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Disability Activists: Can Suing Hotels Win You Justice in the High Court?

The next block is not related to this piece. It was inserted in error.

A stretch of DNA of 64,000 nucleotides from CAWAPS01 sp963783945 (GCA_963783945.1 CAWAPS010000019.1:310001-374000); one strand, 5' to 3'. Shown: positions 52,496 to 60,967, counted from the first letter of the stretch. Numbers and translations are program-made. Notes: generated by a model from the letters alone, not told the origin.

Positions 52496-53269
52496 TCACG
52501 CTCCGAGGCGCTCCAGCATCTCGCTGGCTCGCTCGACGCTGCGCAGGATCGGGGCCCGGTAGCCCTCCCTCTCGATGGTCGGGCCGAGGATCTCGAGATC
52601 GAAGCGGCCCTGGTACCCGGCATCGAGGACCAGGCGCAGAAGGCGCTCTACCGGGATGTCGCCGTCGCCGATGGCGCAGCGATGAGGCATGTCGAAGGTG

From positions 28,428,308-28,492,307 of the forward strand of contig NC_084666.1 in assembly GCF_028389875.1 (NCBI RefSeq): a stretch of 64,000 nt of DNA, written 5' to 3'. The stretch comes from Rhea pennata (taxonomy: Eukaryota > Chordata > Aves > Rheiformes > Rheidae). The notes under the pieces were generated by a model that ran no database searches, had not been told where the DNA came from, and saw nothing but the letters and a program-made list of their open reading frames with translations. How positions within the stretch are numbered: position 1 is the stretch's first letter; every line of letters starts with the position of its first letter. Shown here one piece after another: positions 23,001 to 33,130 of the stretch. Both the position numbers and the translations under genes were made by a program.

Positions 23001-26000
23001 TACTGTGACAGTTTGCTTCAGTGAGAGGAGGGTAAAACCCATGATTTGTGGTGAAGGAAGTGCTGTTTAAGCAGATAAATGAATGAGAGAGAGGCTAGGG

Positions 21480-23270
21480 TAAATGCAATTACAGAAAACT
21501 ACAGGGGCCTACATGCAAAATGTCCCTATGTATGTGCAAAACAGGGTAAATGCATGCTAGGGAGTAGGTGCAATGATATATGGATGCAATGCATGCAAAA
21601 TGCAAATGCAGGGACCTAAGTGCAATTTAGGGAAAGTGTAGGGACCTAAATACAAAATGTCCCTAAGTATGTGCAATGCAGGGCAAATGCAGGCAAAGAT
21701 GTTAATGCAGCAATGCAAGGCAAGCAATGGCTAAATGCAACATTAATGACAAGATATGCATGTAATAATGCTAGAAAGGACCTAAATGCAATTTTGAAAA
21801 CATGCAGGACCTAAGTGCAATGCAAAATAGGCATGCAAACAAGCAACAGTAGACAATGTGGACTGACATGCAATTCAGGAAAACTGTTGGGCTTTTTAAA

A recent case has been brought to the Supreme Court of the United States regarding whether individuals with disabilities can bring legal action against hotels after searching for them online. The case began when the plaintiff, who uses a wheelchair, attempted to book a room at two different hotels via their websites, but encountered problems with accessibility. The plaintiff filed a lawsuit alleging violations of their rights under the Americans with Disabilities Act. The case focuses on whether or not the plaintiff exhausted all administrative remedies that should be taken before filing a lawsuit, as there are certain hoops that plaintiffs must go through before they can take legal action. The plaintiff argued that they made reasonable attempts to try to remedy the situation before going to court; however, the lower courts all sided with the hotels and found that the plaintiff did not adequately exhaust their administrative remedies. The plaintiff thus appealed to the Supreme Court. The implications of this case are of national importance. If the Supreme Court rules in favor of the plaintiff, it could open the door for more lawsuits by individuals with disabilities and would force websites to become more user-friendly for those with disabilities. It would also ensure that individuals with disabilities are not subjected to a lower standard of service than other customers. It is thus important for the Supreme Court to issue a ruling that is clear and consistent with the letter and spirit of the Americans with Disabilities Act. This upcoming case has been highly anticipated by disability rights activists as it could be a step towards ensuring that websites are more accessible for those with disabilities. It also has the potential to create more legal recourse for individuals with disabilities who feel they have been victims of discrimination by hotels or other businesses. The outcome of this case will certainly be felt nationwide, and could potentially usher in a new era of inclusive online service.

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